Begin to heat water with whatever implements are available. Bring the water to a rolling boil (100°C or 212°F) or to the temperature when bubbles are frequently breaking the surface of the water.(~95°C or ~200°F).
Puer tea is often compressed into cakes or other forms. If the cake is pliable or easy to break apart by hand, tease the leaves apart and place them into the teapot. Allowing more surface area for your puer tea will lessen brewing times and allow for a more even steeping experience. If the puer is too tightly compressed, simply increase your rinse time and allow the puer tea to naturally open up. As for measuring tea, if you have a scale, then measure out 1 gram for every 15ml of water in your vessel. If you do not have a scale, place enough dry leaf in your teapot to fill roughly 1/4 to 1/3 of the vessel. If you are using a very large teapot and do not want to use that much leaf, you may alternatively use a smaller amount of leaf and increase the steeping times below by 20 seconds or more. Lastly, keep in mind that the dry leaf will expand upon brewing, so what may look like a small amount of tea is going to be plenty.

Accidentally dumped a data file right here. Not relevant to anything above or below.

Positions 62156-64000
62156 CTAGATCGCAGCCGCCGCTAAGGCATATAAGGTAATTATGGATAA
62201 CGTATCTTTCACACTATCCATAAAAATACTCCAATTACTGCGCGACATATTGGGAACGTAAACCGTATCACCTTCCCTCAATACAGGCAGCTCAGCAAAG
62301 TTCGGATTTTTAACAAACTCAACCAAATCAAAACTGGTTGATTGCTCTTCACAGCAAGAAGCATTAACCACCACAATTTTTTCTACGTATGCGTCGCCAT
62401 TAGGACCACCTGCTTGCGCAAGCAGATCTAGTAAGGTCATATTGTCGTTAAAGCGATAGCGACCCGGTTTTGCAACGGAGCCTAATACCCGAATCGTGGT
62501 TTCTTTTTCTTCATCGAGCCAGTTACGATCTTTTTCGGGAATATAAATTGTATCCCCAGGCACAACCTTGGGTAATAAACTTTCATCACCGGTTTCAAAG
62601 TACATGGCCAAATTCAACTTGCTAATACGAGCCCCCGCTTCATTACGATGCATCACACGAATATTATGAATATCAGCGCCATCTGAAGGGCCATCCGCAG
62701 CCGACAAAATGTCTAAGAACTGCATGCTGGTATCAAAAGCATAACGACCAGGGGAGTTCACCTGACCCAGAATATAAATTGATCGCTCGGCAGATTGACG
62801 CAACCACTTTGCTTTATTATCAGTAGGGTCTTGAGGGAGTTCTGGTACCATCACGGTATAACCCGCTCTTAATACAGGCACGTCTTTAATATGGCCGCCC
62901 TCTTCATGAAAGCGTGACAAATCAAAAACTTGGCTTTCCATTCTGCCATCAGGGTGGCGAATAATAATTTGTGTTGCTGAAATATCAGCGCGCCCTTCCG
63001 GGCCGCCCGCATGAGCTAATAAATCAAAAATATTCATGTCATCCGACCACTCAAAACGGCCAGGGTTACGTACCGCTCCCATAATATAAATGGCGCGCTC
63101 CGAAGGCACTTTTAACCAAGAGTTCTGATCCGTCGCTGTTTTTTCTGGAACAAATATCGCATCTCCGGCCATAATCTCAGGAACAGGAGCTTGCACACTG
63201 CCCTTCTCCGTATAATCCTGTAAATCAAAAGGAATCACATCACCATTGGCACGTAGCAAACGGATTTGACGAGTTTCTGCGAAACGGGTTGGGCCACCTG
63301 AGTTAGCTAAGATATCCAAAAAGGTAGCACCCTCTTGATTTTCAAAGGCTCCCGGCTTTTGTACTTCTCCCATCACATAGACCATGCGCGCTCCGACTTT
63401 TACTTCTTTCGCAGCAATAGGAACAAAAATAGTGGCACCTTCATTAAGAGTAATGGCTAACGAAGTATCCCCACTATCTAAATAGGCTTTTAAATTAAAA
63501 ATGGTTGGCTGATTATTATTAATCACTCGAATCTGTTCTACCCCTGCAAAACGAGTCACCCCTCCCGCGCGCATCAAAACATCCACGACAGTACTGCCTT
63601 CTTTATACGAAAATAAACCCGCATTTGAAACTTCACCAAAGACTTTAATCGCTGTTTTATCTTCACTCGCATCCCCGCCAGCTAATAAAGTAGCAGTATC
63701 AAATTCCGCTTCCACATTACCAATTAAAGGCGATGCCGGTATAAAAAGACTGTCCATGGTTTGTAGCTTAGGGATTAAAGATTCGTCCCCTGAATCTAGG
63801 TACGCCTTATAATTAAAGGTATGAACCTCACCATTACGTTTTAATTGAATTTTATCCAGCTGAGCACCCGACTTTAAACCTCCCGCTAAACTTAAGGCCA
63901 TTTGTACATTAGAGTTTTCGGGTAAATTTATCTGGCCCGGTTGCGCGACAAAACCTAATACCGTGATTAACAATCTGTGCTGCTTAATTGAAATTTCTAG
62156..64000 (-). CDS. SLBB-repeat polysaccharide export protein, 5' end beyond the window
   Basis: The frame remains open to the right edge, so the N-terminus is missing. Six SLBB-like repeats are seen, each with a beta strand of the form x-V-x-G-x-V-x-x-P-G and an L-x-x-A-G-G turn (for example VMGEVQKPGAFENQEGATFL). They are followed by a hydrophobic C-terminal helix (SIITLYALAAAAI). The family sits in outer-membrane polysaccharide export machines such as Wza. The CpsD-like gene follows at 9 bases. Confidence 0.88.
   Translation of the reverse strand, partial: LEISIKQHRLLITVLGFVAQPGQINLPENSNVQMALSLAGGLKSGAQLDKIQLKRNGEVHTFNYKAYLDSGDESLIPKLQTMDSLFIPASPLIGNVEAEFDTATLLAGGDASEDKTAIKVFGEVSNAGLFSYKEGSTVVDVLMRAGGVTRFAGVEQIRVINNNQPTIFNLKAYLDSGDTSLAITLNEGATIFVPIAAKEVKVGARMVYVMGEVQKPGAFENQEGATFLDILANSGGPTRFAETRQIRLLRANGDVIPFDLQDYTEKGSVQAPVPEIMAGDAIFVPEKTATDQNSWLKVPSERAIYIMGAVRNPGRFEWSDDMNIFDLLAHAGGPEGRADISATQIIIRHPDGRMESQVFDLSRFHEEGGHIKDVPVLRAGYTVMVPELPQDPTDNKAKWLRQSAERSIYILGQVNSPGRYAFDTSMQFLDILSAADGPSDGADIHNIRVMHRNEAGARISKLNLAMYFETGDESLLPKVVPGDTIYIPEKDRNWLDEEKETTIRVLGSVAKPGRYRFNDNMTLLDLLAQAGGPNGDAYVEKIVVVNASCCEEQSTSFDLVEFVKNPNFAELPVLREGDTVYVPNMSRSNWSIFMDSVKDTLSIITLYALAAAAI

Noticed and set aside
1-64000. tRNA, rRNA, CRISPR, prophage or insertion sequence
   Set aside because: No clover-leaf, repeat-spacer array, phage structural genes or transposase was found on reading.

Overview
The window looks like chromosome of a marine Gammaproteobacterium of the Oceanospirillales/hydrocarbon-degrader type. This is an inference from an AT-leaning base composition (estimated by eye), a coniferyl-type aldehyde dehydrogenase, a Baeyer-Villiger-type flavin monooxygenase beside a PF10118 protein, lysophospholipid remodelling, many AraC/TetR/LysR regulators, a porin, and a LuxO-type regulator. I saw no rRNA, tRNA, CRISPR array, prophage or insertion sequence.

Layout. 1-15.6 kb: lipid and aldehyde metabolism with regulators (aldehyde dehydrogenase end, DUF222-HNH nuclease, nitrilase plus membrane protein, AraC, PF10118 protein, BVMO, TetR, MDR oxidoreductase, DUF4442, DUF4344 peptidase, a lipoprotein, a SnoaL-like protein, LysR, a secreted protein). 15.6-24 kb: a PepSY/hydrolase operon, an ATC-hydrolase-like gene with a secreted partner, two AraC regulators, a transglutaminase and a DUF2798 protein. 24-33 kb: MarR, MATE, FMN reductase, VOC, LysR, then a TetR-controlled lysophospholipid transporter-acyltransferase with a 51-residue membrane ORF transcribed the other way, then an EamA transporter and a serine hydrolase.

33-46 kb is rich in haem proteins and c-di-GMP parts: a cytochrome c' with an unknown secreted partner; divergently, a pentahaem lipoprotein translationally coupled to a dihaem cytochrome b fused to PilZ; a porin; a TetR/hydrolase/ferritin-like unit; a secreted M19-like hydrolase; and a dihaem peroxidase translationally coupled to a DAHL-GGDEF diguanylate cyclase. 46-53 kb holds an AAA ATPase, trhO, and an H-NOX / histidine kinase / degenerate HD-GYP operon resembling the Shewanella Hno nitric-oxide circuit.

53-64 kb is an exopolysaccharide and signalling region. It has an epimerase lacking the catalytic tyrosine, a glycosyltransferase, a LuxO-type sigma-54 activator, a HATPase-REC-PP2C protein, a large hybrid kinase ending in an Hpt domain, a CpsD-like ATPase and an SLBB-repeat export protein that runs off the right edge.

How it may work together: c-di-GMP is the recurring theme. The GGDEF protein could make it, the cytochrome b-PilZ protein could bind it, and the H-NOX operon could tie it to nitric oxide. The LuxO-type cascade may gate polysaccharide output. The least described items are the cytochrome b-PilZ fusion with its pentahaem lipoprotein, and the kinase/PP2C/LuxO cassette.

Puer tea is often aged or produced in conditions which would benefit from a bit of rinsing. Rinsing your tea serves a dual purpose of washing the tea of any dust or debris and priming the leaves for steeping. In some cases, a puer tea might have been pressed many years ago. A rinse with boiling water will "wake up" the leaves and loosen them from their compressed state. We recommended two glasses at beginning of the article. As we alluded to above, one of the goals of the rinse is to remove the excess dust and other undesirable elements. Therefore, the rinse water is poured into the receptacle cup and can be discarded.
Now the tea is primed and ready to be steeped. Pour the hot water into the vessel and allow it to steep very briefly (1-3 seconds) and pour it off into the glass. The tea is now ready to drink. Be careful of the hot temperature and enjoy! Remove the Dregs. After finishing your first cup of (hopefully) delicious tea, you may notice that small bits and pieces of leaf are remaining in the glass. The remaining fragments of tea are not harmful, but can easily be poured off into the receptacle cup before preparing the next cup of tea. Using a filter or strainer is another solution.